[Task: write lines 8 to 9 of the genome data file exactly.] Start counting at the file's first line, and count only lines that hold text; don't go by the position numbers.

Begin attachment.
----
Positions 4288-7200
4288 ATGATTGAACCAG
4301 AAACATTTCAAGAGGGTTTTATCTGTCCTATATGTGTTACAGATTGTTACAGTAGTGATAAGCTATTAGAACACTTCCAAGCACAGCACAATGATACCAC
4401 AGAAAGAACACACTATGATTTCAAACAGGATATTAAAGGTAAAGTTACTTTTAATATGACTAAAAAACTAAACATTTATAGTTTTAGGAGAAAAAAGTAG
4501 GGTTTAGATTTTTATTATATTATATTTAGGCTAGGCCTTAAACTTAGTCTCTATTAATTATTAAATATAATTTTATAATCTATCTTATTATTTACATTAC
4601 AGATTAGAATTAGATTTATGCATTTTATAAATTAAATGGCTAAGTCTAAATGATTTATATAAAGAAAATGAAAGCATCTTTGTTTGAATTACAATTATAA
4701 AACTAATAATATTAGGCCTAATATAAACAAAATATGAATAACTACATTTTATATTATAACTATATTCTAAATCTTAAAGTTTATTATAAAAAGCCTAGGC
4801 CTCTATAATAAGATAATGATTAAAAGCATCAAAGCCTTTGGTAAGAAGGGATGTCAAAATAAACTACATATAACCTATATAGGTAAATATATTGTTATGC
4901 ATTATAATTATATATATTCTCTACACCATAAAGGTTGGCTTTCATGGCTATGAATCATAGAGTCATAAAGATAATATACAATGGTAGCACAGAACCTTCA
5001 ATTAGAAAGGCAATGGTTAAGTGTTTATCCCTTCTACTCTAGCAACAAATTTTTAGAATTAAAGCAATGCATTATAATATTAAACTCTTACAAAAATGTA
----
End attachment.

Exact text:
4801 CTCTATAATAAGATAATGATTAAAAGCATCAAAGCCTTTGGTAAGAAGGGATGTCAAAATAAACTACATATAACCTATATAGGTAAATATATTGTTATGC
4901 ATTATAATTATATATATTCTCTACACCATAAAGGTTGGCTTTCATGGCTATGAATCATAGAGTCATAAAGATAATATACAATGGTAGCACAGAACCTTCA